How about for you? Let’s say Nick decides to split. Ignoring the Steal row, we have the following,

Now we compare the second entries in the payoff matrix. In this case, because $50,000 exceeds $25,000 once more, you have an incentive to choose the strategy Steal.

Conversely, if Nick chooses Steal, ignoring the split row, we are comparing the following,

Again, looking at the second entries, the Reader is indifferent between Split or Steal. Just like Nick, the Reader also has a weakly dominant strategy to steal!

We can present all this as below,

Because each player will now play their weakly dominant strategy to ‘Steal’ we arrive at the following outcome:both players will leave with nothing!

This unique solution is important to understand. The above equilibrium is what is referred to as the Nash equilibrium. This is where each players’ choice is optimal, given the other players decision. Because each player has no incentive to deviate from his or her predicted strategy, and each player’s strategy is the best response to the strategy of the other player, this further solidifies that this prediction is in fact a Nash equilibrium.

The above outcome can also be referred to as Pareto inefficient, as the individuals could do better if they found a way to enforce a co-operative outcome. It turns out that in our game this is possible, as each player is able to negotiate (or bargain) with the other player. If I plea to the other player that I am going to “Split”, things will end badly for me, as it did for this man in the below instance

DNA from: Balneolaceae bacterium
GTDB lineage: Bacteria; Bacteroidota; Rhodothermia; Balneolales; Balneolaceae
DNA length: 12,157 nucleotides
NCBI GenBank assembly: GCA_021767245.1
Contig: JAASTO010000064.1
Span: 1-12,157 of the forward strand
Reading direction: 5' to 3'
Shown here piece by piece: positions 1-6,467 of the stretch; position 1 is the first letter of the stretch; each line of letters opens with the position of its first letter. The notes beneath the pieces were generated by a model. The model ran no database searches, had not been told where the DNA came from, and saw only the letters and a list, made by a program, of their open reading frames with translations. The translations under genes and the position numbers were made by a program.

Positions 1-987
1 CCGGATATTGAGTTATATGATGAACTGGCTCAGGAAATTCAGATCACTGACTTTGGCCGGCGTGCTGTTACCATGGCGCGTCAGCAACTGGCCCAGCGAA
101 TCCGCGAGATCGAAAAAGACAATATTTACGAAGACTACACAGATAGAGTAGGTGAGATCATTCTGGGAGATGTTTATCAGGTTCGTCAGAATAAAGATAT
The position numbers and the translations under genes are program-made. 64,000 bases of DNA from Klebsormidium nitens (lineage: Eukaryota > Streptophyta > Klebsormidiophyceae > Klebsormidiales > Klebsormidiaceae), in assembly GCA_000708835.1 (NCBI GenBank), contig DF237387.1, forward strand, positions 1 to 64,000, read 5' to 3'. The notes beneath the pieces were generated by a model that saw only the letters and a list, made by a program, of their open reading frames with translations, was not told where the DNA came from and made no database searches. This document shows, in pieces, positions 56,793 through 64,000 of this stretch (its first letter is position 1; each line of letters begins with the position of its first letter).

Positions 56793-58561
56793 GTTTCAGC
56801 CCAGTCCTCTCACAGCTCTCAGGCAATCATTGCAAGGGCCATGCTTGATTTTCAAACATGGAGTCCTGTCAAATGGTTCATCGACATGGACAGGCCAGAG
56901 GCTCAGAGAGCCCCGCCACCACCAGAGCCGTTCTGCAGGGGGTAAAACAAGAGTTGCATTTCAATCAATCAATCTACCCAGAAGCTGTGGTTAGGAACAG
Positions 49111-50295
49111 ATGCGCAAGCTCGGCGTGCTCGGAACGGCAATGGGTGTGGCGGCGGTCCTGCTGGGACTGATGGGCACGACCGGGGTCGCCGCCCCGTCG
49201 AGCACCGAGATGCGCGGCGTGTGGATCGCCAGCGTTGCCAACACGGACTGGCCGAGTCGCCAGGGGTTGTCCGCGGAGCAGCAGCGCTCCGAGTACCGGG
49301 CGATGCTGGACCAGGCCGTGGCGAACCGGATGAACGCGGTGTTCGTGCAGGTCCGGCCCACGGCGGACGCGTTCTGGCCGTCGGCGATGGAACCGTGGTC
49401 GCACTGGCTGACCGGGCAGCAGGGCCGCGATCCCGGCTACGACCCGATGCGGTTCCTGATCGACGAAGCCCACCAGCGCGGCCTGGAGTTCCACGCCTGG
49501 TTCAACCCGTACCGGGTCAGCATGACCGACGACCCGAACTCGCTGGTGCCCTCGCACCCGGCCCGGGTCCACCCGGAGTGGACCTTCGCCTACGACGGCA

Remember, if I cry to the other player that I am going to split, rationally, they will choose “Steal”, as their payoff is maximised. But, how about in the following instance:

In this case, Nick was able to manipulate the payoffs of the game and negotiated effectively (or on the appropriate side of the payoff matrix). What we have is the following:

Nick has essentially made a social contract to ensure he is guaranteed to leave with something. When he says, with certainty, he will choose ‘Steal’, Ibrahim’s thought process now changes — he now doesn’t have to consider the ‘Split’ row payoffs. Therefore, Ibrahim’s new dominant strategy (as can be found by comparing the second entries in the bottom row) is to Split. Although, Nick always had the idea to Split regardless, most likely to ensure that he was seen as genuine. Both players are now jumping with glee, leaving £6,800 pounds richer.

But is Nick now seen as fair because he offered a 50/50 split? Not necessarily, as he may have been concerned that if he did offer less, that he may have been turned down and risked leaving with nothing. The notion of fairness and rationality can be extended to another area of economics and a different type of game, but this can be left for another article.

There are plenty of more applications of Game Theory and different strategies that can be discussed. If you would like to see this in a future article/series, feel free to leave a comment!

6 thoughts on “Game Theory in Game Shows”

  1. People have a tendency to be blind to their own errors, so they will often miss problems with grammar, spelling, sequence, or logic. Alfy Forster Ahmed

  2. I quite like looking through an article that can make people think. Also, many thanks for allowing for me to comment. Josefa Leonerd Burwell